The same goes for liver, kidney, thyroid function, and cholesterol levels, platelet counts, and potassium levels.

Serum levels of the inflammatory markers IL-6, IL-5, IL-2, and tumor necrosis factor alpha were reduced, consistent with several other studies.


A similar study by Remie et al. was conducted in 6 overweight/obese middle-aged individuals.

Likewise, NR did not cause changes in muscle NAD, NADH, NADP, NADPH, NAM, and NNMN levels, nor did it affect muscle mitochondrial respiration, hepatic lipid deposition, or cardiac function.

Also unaffected were a range of inflammatory markers as well as cholesterol, triglycerides and glucose in the blood.

Furthermore, the review authors felt that the effect sizes for all significant differences in this study were small and the strength of the evidence was not convincing.


Still focusing on muscles, the Stocks et al. study found broadly consistent with previous studies.


The study by Dolopikou et al. provides valuable data on the acute uptake of NR. Twelve young and 12 elderly participants in the trial received 500 mg NR 2 hours before the test. In both groups, levels of NADH and NADPH in blood cells increased significantly, as did maximal oxygen uptake from baseline, but the same phenomenon was seen in the placebo group, although the change was greater in the NR group.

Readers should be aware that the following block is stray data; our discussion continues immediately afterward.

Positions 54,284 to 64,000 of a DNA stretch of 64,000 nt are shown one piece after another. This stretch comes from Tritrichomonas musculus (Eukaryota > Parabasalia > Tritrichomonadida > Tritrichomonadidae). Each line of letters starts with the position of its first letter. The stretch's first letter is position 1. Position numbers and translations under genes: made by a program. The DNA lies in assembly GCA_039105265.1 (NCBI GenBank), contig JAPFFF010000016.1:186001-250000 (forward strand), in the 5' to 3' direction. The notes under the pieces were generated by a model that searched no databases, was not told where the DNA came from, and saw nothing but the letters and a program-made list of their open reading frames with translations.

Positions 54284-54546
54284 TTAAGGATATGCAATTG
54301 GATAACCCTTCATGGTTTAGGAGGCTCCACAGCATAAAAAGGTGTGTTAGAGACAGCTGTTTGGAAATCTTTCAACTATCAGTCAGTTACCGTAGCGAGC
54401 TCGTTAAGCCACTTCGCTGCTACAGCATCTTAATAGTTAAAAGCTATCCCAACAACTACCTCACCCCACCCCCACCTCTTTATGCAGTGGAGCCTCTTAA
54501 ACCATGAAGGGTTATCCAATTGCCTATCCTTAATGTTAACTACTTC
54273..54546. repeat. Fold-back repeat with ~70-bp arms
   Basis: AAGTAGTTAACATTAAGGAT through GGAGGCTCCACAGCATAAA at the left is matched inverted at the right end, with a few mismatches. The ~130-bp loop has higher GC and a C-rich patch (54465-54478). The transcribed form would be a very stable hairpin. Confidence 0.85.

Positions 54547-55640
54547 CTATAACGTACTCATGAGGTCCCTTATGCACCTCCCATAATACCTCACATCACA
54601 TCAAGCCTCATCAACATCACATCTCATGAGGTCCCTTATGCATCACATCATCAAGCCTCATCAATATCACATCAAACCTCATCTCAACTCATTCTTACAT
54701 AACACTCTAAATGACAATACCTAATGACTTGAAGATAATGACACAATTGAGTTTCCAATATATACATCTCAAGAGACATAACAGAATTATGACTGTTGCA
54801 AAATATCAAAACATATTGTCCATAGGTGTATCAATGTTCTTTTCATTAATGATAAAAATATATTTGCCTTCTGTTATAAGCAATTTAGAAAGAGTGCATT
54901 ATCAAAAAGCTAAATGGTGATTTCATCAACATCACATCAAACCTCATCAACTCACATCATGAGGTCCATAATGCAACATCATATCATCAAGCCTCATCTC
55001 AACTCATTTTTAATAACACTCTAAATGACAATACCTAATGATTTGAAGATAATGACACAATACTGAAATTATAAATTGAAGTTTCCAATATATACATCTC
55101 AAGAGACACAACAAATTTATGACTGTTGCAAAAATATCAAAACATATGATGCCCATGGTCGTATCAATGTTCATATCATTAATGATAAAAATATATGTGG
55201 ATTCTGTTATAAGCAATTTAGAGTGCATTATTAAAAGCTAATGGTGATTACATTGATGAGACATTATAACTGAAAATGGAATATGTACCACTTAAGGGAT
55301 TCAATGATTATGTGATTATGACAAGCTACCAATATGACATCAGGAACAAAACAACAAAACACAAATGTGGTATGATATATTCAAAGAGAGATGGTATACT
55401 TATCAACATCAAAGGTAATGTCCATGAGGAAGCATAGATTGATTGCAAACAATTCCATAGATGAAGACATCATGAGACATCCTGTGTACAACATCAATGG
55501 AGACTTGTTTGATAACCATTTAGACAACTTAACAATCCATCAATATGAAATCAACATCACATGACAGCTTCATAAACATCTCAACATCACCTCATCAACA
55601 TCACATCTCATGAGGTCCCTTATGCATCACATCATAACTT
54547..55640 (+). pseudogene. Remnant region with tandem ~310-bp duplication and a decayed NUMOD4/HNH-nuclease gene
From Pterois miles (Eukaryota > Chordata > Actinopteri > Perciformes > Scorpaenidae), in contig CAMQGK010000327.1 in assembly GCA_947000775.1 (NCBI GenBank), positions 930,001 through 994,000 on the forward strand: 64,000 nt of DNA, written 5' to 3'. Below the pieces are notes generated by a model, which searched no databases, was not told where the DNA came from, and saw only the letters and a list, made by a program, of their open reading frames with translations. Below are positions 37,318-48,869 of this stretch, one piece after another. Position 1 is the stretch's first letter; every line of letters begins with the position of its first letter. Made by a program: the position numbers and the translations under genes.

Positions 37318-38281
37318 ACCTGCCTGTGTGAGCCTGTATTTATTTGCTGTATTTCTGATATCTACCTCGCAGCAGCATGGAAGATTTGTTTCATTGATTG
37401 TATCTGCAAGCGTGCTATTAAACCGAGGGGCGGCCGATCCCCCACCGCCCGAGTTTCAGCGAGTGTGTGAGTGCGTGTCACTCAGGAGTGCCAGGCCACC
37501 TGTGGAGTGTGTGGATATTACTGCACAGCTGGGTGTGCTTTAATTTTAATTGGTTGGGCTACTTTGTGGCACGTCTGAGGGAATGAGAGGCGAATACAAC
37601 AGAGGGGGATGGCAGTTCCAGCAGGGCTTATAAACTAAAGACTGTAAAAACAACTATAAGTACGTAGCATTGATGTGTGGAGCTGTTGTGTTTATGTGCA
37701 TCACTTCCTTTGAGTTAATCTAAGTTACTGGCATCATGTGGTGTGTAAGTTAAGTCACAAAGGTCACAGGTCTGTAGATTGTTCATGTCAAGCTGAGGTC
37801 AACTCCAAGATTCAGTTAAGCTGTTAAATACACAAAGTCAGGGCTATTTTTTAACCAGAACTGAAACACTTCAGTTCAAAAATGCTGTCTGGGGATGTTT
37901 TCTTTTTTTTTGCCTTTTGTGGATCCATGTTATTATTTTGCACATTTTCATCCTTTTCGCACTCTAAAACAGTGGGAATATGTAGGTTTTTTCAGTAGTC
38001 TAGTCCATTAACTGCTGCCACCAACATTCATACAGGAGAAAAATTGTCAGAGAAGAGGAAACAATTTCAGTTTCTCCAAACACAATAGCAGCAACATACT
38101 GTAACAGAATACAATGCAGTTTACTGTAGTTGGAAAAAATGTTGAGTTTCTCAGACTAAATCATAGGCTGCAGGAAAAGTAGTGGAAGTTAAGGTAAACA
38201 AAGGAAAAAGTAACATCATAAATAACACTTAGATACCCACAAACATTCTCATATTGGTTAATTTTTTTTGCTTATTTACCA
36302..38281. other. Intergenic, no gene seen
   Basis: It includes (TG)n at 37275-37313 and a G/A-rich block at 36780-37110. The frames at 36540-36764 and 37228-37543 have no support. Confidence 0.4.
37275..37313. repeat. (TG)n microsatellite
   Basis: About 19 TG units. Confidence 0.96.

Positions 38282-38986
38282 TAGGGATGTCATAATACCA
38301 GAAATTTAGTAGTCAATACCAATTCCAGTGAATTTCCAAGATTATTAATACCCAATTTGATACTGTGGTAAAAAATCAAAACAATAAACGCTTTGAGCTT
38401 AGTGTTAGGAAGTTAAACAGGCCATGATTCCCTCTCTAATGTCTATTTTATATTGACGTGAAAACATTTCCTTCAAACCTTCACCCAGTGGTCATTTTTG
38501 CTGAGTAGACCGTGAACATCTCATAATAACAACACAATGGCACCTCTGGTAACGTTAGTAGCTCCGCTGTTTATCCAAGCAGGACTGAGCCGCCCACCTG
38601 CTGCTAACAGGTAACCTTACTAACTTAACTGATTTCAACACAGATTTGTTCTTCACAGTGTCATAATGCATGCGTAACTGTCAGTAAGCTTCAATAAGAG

In the study conducted by Martens et al., 24 middle-aged and elderly participants were supplemented with NR 1000mg/d for 6 weeks. The metabolism-related results of this study were basically consistent with previous experiments. Additional analysis of Alzheimer’s disease-related markers found that changes in NAD or NADH were not related to Aβ42, total Tau, or pTau181.


In the study by Nascimento et al., ingestion of NR failed to conceptualize the activity of brown adipose tissue.


Taking all the above studies together, we can simply conclude that human NR trials, especially those related to metabolism, have yielded few clinically meaningful results.

Since the first clinical trial in 2016, our exploration of NR has focused on safety in a small sample population, mostly healthy people.

Across all studies, the reproducible conclusions were a reduction in inflammatory markers in whole blood or immune cells, and an increase in a series of related metabolites of the NAD machinery in the blood.

Outside of blood, data on NR boosting NAD is limited to muscle and brain.


In these studies, there is also an exaggeration of the results.

For example, increased levels of NAAD, MeNAM, Me2PY, and Me4PY are often interpreted as indicators of enhanced NAD metabolism, but these metabolites are not just products of NAD.

NAM produced by oral NR can either enter the NAD cycle or be directly methylated. digestion and excretion.


Obviously, what are the benefits of oral NR to human beings? It is still difficult to simply explain those expensive health care products, let them stay on the shelf for a while.








Nicotinamide riboside supplements are basically ineffective!

(source:internet, reference only)

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Important Note: The information provided is for informational purposes only and should not be considered as medical advice.